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Opinion: Energy development isn't only option for First Nations

Filed Under: Canada | Opinion
More on: david peerla, economic development, energy, ontario, shiri pasternak
   

Writers discuss how energy development debates are affecting First Nations in Ontario:
The Ring of Fire, now rebranded as Wawangajing, is located in one of the largest intact wetlands in the world, 500 kilometres northeast of Thunder Bay in the James Bay Lowlands. The Ring of Fire apparently holds immeasurable wealth in the form of precious metals and minerals, and if we are to believe the Chamber of Commerce, has the potential to drive the Ontario economy for decades. The Chamber estimates that within the first 32 years of operation, the Ring of Fire could generate more than $25 billion in economic activity across a number of sectors. Never afraid to over-sell a project, the Ontario Premier once described the Ring of Fire as a project in the "national interest" and compared its importance to the Alberta tarsands.

Bob Rae is the prophet for a new kind of market-based Canadian aboriginal policy. The new religion of economic development – mines, pipelines, power projects and private property – is promoted as the only alternative for First Nations.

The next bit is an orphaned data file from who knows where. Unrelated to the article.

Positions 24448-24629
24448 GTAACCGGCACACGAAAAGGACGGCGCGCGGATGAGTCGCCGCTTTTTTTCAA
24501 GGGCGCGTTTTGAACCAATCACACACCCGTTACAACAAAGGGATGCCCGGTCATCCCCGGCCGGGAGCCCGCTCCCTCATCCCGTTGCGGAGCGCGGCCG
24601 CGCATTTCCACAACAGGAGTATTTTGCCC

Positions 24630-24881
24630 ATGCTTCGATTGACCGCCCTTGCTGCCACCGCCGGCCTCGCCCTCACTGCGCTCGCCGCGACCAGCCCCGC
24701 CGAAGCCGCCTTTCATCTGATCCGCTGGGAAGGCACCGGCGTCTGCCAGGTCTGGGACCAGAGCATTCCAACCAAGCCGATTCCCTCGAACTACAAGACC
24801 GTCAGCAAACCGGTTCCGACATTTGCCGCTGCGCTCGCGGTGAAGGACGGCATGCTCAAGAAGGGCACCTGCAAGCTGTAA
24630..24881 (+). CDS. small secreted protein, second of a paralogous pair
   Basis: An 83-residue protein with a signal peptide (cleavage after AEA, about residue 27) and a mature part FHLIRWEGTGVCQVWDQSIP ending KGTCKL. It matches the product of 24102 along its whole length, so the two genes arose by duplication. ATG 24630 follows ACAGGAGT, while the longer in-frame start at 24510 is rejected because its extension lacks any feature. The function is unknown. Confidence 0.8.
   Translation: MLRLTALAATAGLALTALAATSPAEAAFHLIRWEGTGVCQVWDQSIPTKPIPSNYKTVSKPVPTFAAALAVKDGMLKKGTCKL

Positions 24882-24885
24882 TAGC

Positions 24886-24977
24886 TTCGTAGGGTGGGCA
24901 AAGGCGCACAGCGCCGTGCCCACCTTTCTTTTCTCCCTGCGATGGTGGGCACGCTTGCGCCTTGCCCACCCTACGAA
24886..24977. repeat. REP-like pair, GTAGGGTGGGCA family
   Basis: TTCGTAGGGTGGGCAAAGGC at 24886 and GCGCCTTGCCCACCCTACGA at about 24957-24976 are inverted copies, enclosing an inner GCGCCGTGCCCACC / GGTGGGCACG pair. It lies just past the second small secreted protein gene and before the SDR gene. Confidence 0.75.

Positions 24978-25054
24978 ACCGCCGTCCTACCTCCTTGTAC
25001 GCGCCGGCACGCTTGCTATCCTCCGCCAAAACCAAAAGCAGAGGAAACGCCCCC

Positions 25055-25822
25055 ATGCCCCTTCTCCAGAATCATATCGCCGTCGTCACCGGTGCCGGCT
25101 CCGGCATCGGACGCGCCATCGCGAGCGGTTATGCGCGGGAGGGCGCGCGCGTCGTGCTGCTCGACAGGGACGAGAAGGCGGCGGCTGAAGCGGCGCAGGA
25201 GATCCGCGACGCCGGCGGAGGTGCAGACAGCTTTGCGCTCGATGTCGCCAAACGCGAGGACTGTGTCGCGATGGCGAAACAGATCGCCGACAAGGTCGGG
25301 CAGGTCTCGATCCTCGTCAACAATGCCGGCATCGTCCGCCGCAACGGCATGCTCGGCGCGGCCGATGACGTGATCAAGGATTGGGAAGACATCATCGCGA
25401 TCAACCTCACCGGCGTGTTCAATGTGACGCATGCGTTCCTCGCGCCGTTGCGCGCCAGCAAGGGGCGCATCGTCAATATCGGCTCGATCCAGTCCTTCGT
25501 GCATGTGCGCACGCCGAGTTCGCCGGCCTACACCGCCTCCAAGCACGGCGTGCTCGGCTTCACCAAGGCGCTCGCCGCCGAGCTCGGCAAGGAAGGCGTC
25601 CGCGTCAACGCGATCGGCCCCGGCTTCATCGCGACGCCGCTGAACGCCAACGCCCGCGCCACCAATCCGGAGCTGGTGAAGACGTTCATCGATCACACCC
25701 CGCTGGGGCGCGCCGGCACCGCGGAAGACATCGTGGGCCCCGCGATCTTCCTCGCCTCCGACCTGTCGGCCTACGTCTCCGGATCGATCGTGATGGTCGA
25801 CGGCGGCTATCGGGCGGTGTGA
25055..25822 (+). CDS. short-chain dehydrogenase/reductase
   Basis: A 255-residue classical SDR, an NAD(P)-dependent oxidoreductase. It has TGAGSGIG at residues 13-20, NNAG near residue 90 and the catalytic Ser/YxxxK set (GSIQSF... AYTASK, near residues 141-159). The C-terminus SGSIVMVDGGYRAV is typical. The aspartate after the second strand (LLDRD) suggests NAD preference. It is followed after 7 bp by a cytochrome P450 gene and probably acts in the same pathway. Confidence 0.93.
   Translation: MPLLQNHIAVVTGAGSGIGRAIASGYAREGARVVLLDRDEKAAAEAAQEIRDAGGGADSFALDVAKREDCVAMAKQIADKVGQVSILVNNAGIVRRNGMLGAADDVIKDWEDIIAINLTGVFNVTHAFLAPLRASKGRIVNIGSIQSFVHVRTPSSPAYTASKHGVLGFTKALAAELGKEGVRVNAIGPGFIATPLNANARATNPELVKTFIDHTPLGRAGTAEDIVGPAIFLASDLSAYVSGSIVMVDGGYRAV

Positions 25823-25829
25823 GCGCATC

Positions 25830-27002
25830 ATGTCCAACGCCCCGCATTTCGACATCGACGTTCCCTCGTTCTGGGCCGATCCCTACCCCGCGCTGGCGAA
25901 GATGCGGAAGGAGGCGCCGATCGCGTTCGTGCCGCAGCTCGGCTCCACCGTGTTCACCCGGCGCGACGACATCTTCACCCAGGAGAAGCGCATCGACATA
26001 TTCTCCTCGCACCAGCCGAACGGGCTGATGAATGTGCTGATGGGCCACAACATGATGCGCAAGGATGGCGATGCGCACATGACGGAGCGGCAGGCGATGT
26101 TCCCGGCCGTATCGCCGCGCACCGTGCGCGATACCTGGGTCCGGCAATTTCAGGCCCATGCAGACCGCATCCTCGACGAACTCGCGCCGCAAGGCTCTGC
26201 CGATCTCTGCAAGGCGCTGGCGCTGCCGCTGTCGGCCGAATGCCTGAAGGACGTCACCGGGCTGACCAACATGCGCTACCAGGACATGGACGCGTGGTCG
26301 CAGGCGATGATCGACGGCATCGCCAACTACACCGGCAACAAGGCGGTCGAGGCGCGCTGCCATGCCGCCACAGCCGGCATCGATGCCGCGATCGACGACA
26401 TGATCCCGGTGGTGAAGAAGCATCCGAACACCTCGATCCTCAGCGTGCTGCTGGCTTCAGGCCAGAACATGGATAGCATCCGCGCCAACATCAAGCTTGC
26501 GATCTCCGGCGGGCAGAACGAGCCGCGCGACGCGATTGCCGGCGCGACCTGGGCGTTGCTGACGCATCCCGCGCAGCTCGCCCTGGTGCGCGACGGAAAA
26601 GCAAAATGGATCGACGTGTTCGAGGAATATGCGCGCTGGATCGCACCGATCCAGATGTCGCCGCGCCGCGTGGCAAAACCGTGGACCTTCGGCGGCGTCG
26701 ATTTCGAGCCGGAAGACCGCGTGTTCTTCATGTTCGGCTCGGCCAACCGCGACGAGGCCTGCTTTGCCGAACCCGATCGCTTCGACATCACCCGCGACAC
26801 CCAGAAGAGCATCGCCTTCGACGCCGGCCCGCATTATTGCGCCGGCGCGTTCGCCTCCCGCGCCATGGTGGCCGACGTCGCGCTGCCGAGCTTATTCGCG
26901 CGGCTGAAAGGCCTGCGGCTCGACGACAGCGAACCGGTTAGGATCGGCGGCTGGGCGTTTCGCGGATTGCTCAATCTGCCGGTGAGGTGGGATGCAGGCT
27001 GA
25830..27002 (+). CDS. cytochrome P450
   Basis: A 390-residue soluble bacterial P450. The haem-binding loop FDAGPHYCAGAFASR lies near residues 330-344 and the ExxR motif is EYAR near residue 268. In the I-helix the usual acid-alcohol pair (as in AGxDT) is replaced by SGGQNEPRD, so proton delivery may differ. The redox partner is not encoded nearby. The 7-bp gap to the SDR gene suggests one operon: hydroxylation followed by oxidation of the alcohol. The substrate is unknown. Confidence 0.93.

Under the new Ring of Fire social contract the government’s job is to help build the all-season roads, string power lines and broadband, train First Nation workers and share a small portion of mining revenues with the First Nations. Public investment would be on the order of $2 billion. The corporations’ job is to pay decent wages, buy from First Nation suppliers and take care of the environment with First Nation monitors. The Ontario government invests in a new economy for First Nations, subsidizes the project costs for corporations and helps the federal government contain expenditures on First Nations health, housing and education. It is a virtuous circle. However, First Nation sovereignty is never mentioned.

The “big idea” of a First Nation social contract has the power of the Canadian elite and the resources behind it.

Get the Story:
David Peerla & Shiri Pasternak: The New First Nation Social Contract (Indian Country Today 5/26)


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